The good news is that most brands that use the word “organic” on the label are worthy of our trust. Their shampoos, lotions, cosmetics and other hair and body products really do contain organically grown ingredients.
The bad news is that a fair share of unsavory companies take advantage of our desire for healthier products by misusing the word “organic” to imply their products are healthier when, in fact, they are not. Their products are often filled with chemicals, but their clever marketing ploys can trick us into thinking they are all-natural.
These companies can get away with misleading us, because of a crazy loophole in labeling regulations for personal care products.
The ridiculous loophole
The [tooltip tip=”US Department of Agriculture“]USDA[/tooltip] governs how agricultural products are labeled when those ingredients have been certified organic. But if the ingredients were created in a lab and not cultivated on a farm, then the product cannot be certified as organic and therefore would not be regulated the USDA.
Or if the company has simply not certified its products as organic and is not making any direct claims that their product is organic, then again, its label would also not be regulated by the USDA.
You’d think the FDA would step in when the company makes an indirect claim that its product is organic. But when it comes to personal care products, the FDA defers to the USDA for regulating the use of the word “organic”. As a result, we consumers are left to fend for ourselves.
This loophole only exists for personal care products, not food.
Only products whose ingredients were grown or raised on a farm can be regulated by the USDA. If the ingredients are synthetic, then the USDA cannot regulate them.
But if the label says “organic”, then the FDA cannot step in, because “organic” is a term that is supposed to be regulated by the USDA. Unless we’re talking about food — then the FDA can step in.
How Can You Tell If a Product Truly Is Organic?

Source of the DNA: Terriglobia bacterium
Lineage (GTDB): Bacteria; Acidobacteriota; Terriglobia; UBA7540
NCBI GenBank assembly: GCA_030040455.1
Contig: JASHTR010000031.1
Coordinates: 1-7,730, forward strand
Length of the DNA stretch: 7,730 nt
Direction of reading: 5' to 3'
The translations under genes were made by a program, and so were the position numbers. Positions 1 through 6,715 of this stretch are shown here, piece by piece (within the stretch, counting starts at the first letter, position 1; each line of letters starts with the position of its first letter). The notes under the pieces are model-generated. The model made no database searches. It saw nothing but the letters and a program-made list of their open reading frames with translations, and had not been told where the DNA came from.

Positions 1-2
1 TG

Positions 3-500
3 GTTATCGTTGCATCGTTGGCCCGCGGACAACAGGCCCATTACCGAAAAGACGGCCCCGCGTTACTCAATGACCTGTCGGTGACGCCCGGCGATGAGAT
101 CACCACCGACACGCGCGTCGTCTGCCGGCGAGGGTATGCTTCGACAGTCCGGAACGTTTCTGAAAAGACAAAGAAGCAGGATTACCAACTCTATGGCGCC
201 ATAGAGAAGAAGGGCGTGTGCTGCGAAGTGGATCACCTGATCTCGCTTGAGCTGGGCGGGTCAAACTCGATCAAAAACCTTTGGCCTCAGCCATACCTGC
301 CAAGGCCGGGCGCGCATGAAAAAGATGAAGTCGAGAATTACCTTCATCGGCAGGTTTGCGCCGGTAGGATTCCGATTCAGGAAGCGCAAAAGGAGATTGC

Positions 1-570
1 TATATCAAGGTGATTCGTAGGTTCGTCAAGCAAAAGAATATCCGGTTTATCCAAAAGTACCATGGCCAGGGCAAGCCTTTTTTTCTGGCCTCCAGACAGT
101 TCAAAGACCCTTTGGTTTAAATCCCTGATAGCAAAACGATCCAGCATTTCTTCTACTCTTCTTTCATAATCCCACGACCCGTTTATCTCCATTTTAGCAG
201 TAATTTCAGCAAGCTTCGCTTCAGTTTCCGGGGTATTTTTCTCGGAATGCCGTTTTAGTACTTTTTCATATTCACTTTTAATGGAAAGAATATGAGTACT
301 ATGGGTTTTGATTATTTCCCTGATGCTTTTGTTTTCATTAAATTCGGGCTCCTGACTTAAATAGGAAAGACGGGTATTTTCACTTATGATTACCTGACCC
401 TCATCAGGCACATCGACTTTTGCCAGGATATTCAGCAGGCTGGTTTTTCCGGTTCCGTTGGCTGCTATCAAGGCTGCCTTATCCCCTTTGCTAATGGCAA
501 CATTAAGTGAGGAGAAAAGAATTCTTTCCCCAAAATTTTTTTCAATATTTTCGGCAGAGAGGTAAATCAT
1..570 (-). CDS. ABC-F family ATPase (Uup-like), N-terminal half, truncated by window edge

It’s easy for brands to dupe us into buying a product, simply because the product or brand’s name seems to indicate its ingredients are organic. It’s incredibly misleading and there are several organizations fighting to close this loophole. In the meantime, it’s important to take a moment to read the label and know what to look for.
Yes, it really is organic
- If the product has a certified organic seal, then its organic claims are true.
- Ditto if the product makes a direct claim on its label that ingredients are [tooltip tip=”At least 95% of the ingredients are organic. The other 5% are non-certified agricultural ingredients and/or synthetic ingredients that have been approved by the USDA.”]organic[/tooltip] or [tooltip tip=”100% of the ingredients are agricultural and certified organic”]100% organic[/tooltip].
- If it uses the words [tooltip tip=”At least 70% of the ingredients are organic and the other 30% are non-certified agricultural ingredients or synthetic ingredients that have been approved by the USDA.”]made with organic ingredients, then at least 70% of its ingredients are organically grown and produced[/tooltip].
- If the product specifically calls out organic ingredients on its ingredients list, then those ingredients are organic.
If any of the above are found on the label, then the brand is correctly communicating to consumers that it falls under USDA regulation. Therefore, any ingredients the brand claims are organic are legally required to have been certified organic and you can trust that they are.
No, it is not organic
If the product does not follow the USDA requirements above, then it is not claiming to be regulated by the USDA and it is therefore not governed by USDA rules. (It’s absurd, I know!)
- The product is not truly organic if some variation of the word “organic” (such as organix or organics) is in their brand name or product name, but the label does not specifically call out any organic ingredients.
- If there is no certified organic seal and there are no words that directly say that the ingredients themselves are organic, then the ingredients are not organic.
Good To Know
The intro is kind of long… skip past the first 28-seconds if you’re in a rush.